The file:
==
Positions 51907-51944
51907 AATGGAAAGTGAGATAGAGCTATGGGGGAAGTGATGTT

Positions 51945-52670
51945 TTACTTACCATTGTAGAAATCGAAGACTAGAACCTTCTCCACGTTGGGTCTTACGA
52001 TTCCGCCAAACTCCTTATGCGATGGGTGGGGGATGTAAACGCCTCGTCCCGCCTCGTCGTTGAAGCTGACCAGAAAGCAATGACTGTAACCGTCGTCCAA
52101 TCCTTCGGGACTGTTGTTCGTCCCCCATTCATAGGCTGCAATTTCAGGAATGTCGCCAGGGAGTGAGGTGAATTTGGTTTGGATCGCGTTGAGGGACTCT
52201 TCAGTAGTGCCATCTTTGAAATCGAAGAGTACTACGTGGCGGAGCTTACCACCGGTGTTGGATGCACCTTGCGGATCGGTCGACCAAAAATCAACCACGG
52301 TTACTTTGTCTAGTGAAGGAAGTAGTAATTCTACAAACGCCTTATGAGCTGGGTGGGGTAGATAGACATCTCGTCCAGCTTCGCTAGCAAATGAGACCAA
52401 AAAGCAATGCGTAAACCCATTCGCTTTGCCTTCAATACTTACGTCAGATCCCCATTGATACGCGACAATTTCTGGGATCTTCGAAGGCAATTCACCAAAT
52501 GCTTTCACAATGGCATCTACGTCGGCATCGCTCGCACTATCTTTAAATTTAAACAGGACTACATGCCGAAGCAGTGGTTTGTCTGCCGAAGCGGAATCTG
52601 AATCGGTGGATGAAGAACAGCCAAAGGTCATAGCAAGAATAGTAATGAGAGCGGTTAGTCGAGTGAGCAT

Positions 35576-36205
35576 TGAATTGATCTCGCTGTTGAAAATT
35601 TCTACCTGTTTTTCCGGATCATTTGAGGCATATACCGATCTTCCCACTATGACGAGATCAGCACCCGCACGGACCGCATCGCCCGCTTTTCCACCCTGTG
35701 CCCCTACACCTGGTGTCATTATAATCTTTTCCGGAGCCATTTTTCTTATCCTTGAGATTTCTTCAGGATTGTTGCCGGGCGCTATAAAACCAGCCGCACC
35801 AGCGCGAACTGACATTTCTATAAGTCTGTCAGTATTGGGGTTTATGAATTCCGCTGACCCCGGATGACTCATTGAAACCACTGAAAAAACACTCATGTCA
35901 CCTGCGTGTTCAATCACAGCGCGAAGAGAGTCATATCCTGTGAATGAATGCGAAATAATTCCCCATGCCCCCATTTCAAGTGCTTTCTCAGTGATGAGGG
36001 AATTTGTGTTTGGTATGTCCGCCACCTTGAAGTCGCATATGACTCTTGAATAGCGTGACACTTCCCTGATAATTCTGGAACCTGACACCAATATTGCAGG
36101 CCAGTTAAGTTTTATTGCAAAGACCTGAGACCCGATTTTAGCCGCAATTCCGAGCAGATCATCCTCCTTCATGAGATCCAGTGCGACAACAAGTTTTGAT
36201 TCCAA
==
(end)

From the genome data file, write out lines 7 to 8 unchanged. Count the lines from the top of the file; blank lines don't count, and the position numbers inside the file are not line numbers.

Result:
52201 TCAGTAGTGCCATCTTTGAAATCGAAGAGTACTACGTGGCGGAGCTTACCACCGGTGTTGGATGCACCTTGCGGATCGGTCGACCAAAAATCAACCACGG
52301 TTACTTTGTCTAGTGAAGGAAGTAGTAATTCTACAAACGCCTTATGAGCTGGGTGGGGTAGATAGACATCTCGTCCAGCTTCGCTAGCAAATGAGACCAA